3 thoughts on “Fables

  1. * 3 Books For An Out Of Body Experience

    Fables begins with adults in a superstitious small town following an old wives’ tale: “take an orphan child hunting, you will return with threefold the bounty.” The orphans sneak away, and are soon not merely lost, but changed. Their cries are the “sounds of the whippoorwills. The nightingales became their mothers, and pheasants usher them to winter quarters.” Fables only becomes more surreal. A finch flies into a kitchen and helps a woman and her daughter

  2. If you carry this book around awhile like I did, the old fashioned title and hares on the cover (albeit sufferable hares, but still hares), a shoulder looker-over might think you’re reading a kids book. Thankfully, and thank Sarah Goldstein, you aren’t: Tarpaulin Sky has provided the ultimate deception for the strangeness and darkness in these flashes (all beautifully unified) therein. Let these be read slowly (indeed, they require you to do so once you start). An excellent book of flash fiction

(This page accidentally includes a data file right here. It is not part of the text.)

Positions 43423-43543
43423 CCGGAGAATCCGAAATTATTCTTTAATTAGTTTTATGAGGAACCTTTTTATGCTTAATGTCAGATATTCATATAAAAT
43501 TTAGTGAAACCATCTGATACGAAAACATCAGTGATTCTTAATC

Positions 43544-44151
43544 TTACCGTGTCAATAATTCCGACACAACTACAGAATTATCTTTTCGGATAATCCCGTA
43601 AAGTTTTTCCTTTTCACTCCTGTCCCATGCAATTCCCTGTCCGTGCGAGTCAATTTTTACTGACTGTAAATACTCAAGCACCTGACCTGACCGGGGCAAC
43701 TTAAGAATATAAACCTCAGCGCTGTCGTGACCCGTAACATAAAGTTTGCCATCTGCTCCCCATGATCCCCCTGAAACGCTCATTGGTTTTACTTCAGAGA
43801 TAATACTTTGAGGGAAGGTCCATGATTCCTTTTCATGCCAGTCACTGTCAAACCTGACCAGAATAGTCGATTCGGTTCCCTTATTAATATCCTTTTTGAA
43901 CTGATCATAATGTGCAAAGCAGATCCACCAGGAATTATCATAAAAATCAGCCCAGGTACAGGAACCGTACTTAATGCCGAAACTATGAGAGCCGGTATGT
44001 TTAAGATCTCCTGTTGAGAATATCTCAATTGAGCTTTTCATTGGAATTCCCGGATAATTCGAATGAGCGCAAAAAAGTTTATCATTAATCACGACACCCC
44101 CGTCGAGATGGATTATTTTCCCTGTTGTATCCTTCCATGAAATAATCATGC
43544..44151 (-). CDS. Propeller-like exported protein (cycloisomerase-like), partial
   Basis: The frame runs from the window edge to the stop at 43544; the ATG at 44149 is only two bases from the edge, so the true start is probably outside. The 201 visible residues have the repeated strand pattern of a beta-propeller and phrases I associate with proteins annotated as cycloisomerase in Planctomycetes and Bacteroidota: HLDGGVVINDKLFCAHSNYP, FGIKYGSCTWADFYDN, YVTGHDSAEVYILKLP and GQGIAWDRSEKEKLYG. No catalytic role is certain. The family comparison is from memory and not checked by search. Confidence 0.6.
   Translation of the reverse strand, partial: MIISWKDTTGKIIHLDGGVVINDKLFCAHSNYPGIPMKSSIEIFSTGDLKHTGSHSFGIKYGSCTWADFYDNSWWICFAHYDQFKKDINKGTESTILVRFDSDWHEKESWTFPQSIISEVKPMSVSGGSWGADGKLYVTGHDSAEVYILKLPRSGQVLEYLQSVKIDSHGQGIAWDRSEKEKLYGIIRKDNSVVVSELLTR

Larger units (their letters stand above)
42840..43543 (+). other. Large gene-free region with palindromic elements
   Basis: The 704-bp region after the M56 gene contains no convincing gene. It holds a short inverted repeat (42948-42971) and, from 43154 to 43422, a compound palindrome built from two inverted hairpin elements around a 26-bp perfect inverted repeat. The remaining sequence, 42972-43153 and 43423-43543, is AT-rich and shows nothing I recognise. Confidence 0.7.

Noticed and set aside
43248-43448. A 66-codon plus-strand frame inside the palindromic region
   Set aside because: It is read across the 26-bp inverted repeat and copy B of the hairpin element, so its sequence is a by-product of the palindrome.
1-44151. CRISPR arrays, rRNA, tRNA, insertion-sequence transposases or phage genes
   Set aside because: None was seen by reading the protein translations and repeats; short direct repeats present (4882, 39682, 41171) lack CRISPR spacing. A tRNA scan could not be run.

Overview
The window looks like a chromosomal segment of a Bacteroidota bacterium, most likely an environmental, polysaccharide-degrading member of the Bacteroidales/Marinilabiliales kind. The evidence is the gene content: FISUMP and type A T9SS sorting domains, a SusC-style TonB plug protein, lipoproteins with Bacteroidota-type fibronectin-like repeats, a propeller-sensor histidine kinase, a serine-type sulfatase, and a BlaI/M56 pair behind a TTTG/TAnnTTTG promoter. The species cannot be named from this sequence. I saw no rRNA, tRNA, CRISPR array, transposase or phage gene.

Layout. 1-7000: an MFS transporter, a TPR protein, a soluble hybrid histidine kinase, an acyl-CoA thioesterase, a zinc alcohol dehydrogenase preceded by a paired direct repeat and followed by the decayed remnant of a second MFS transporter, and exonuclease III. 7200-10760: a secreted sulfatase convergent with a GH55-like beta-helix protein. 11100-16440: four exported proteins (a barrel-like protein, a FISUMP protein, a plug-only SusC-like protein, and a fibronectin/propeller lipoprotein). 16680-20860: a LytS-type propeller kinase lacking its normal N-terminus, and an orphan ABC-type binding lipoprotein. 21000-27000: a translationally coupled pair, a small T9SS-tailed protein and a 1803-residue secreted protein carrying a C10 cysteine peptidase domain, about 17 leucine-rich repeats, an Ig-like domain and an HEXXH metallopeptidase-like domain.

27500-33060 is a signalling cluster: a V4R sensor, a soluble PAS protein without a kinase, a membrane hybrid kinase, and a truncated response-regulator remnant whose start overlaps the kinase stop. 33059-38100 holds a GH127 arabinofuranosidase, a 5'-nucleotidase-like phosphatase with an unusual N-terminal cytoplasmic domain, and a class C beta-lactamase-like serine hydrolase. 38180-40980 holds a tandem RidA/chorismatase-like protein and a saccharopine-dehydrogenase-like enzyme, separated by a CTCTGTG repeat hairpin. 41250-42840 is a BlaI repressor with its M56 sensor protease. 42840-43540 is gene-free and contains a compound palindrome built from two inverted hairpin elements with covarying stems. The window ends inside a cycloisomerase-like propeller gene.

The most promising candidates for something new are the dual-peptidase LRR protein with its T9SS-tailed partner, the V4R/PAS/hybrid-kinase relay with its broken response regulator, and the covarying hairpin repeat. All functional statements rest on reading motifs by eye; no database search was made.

3. This is a delightful and amazing book. Goldstein’s “Fables” remind me more of the rather twisted and disturbing tales written by Oscar Wilde or Hans Christian Anderson than Aesop’s fables or the happy-ever-after fairy tales – but while magical in many ways, these are certainly not children’s stories! Her language is masterful, and the fables are mesmerizing and thought-provoking.

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